The Eagles devoted their first three picks to a DT, an ILB, and a DT as well as bringing in ILB DeMeco Ryans from Houston to fix their biggest need: run defense. If the rest of the team plays to the level at which they finished last year, the Eagles will be a tough team two beat. But that means making two assumptions: 1) Michael Vick stays healthy through the season, which he has had trouble doing, and 2) the grumpy DeSean Jackson does not continue hurt his team by being a colossal a… idiot.
The Bengals D-line must keep Michael Vick in the pocket, and the LBs must contain TE Brent Celek. We know the Bengals’ history in containing TEs, although they were a bit better last year than in the past. And the kickers must do their best to dictate field position, because the Eagles will move the ball.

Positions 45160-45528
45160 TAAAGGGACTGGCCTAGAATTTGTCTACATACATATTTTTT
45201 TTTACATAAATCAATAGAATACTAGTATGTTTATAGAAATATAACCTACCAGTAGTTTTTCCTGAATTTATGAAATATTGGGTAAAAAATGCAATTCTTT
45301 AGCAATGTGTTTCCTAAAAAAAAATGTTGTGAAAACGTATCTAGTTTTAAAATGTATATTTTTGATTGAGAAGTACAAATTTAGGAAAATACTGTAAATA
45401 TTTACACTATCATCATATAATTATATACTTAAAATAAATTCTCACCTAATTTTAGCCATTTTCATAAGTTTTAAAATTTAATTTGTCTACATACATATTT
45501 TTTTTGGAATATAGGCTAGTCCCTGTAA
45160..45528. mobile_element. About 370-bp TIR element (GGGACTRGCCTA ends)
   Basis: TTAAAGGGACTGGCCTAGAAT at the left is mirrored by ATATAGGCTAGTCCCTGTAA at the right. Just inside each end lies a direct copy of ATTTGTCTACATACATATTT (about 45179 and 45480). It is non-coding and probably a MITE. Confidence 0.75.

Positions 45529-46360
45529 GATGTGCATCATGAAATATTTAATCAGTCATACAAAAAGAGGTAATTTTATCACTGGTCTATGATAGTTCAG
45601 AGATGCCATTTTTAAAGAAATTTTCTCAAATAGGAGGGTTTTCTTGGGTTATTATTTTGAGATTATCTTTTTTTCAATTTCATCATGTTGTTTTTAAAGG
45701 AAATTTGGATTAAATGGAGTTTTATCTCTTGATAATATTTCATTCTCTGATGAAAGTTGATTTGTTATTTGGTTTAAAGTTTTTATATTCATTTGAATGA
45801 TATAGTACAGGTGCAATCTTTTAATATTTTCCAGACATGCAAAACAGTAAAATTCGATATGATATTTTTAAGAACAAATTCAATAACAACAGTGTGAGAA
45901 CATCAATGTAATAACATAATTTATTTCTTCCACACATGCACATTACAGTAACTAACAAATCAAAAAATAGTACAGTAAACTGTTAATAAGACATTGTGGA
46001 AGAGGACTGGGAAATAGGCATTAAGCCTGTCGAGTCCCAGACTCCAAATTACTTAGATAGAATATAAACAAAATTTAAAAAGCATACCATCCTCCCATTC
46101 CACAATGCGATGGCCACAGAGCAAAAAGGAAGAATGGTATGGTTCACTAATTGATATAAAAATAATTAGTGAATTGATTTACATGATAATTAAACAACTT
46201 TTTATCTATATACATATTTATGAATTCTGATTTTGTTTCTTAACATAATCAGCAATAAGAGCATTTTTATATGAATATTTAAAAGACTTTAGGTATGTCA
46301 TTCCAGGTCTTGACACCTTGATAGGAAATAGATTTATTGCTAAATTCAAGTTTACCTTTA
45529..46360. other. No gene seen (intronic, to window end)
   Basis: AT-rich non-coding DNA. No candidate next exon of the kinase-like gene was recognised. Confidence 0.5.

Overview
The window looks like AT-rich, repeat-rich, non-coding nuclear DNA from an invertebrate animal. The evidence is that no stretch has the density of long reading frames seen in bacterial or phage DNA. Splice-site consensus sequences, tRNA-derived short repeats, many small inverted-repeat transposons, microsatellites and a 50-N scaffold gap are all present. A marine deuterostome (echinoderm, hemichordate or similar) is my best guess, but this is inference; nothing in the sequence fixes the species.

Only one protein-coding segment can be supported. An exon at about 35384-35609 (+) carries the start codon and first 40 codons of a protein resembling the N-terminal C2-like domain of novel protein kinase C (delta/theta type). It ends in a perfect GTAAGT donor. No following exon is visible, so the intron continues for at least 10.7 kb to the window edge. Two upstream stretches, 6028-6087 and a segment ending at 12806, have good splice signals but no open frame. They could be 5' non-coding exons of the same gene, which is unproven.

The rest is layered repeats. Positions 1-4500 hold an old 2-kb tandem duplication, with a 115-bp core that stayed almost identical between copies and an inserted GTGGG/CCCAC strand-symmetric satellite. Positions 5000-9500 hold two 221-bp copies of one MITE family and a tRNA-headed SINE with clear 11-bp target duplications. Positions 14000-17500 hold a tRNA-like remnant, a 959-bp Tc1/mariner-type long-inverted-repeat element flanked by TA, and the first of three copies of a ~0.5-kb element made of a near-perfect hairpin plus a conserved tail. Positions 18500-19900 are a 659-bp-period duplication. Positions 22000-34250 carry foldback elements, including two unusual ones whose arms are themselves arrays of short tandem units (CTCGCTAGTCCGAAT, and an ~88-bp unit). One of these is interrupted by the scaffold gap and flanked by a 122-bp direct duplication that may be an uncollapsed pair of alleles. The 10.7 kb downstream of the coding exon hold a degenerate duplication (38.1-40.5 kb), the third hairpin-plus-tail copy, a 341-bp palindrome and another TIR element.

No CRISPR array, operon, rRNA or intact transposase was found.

On offense, the rookies Charles, Sanu and Jones could have a huge impact, giving Philly a dose of its own medicine by spreading out the Eagles’ defense and sending more at them than they can cover, forcing them to choose who gets their primary attention… which we know will be Green and Gresham. When Gruden has his WCO implemented and running smoothly, it will bear some similarities to the Eagles’ offense.
Odds of a Bengals win: Even
Heading into the final two weeks, we finally get down to really sorting out the division. The Bengals will be fighting with the Ravens for the top of the division, while the Steelers will be trying climb over the Bengals for second place in the AFCN.
A Steelers fan chided me for pointing to the age of the Steelers’ roster as an issue, but this is when I see that age becoming a factor. They will have faced a number of very good defenses over the preceding six games, and the grizzled veterans won’t bounce back quite as fast as they used to. I’m not saying that they won’t be ready to play on game day or even that they will be at half strength. But they may be at 90%. And that could be just the sliver of an advantage that the Bengals need.